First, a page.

Back on the road, as I spied the actual finish line another quarter of a mile or so ahead, I tried to conserve some energy for a moment before speeding up again for my second, and hopefully final, sprint to the end.  I glanced back and noticed the guy I had passed moments earlier had considerably closed the gap between us, so I unleashed the kick.  Again.  I somehow managed to hold him off.

Ultimately, I finished with a chip time of 1:35:36, nearly 3 minutes faster than my half marathon PR.  I was stoked since, despite the weeks of poor training, I somehow continued to improve.  Mere days after the race, I signed up for the Shamrock Marathon, a marathon that by all counts is flat and fast – a great place to take another shot at qualifying for Boston.  I recently started a serious marathon training regimen designed by renowned running coach Brad Hudson.  After the Thunder Road half, a hilly course where I comfortably ran a 7:18 per mile pace, suddenly qualifying for Boston no longer seems like an impossible dream.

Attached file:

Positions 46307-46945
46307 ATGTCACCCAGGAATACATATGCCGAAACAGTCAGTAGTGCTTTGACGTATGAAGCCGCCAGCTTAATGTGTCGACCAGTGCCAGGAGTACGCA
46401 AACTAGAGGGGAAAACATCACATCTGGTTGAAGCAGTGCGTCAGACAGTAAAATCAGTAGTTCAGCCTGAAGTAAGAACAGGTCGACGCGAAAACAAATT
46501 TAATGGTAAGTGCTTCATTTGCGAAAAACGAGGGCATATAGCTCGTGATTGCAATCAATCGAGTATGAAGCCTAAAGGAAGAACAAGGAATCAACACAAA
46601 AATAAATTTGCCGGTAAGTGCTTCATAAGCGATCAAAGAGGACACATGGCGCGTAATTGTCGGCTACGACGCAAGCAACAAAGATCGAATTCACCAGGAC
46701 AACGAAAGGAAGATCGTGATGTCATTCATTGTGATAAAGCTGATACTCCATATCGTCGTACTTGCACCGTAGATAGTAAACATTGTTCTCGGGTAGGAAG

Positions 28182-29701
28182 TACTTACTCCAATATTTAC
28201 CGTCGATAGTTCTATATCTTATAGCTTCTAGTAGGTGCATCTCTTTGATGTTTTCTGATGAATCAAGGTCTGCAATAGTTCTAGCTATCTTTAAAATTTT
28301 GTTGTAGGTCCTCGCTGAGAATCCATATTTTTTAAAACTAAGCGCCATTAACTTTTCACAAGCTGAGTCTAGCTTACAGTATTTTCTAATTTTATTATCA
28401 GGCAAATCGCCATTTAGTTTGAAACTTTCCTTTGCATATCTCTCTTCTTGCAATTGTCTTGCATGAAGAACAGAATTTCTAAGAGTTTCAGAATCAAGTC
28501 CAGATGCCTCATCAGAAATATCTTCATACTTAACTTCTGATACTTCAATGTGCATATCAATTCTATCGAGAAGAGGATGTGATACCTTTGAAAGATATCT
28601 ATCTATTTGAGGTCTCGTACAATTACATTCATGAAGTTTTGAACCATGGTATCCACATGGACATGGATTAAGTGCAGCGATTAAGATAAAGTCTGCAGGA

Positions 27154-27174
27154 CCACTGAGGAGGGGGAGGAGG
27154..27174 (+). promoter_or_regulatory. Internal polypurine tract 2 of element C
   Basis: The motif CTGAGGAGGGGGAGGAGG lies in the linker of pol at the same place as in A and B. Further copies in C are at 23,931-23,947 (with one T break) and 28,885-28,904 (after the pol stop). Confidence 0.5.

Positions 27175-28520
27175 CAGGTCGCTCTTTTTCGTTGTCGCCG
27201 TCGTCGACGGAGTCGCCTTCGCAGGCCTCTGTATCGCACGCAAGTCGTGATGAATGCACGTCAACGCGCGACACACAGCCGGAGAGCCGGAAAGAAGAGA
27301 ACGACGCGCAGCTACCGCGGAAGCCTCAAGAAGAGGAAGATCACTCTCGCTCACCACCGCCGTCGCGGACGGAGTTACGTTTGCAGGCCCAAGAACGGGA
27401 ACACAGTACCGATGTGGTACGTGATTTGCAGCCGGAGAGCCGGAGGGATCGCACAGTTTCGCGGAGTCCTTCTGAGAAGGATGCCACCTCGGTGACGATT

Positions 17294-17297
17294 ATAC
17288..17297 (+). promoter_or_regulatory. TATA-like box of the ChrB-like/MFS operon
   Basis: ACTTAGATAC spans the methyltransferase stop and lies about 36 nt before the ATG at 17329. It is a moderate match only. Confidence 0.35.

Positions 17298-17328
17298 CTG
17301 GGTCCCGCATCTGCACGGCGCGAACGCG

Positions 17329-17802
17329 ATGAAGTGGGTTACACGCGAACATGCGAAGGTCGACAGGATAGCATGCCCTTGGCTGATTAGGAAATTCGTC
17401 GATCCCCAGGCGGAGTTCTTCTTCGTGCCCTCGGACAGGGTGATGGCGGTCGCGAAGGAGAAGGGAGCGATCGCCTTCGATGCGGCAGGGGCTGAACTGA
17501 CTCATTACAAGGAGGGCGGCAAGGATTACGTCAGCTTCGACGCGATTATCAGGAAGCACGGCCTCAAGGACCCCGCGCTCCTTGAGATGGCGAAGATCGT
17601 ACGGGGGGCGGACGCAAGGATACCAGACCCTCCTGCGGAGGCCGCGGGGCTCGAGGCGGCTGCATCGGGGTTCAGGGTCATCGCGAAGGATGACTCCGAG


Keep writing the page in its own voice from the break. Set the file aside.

AFTERWORD:

After perusing the race results, I found out that the guy I passed at the finish was also a Charlotte Running Club member.  My excitement over beating a CRC guy soon faded when I discovered that his chip time was faster than mine.  D’oh!  That’s the second time that’s happened (Lungstrong 15K back in September).

How some of my friends fared:  Theoden crushed his marathon PR (set only a month ago in New York) by some 7 minutes, running a 3:42.  Todd, coming off a serious back injury, continued his comeback by finishing the marathon in 4:16 .  Christi, in her usual role as pacer, cruised to a 3:42.  My mentor Ken took second in his age group in the 5k.   Laura had a strong showing, completing the 5k in 30:17.

Also, anyone reading this blog is welcome to join my marathon team at Shamrock – the team name is ‘1st Annual Dunder Mifflin Running Club’ (I’m a fan of The Office), and the password is “michaelscott”.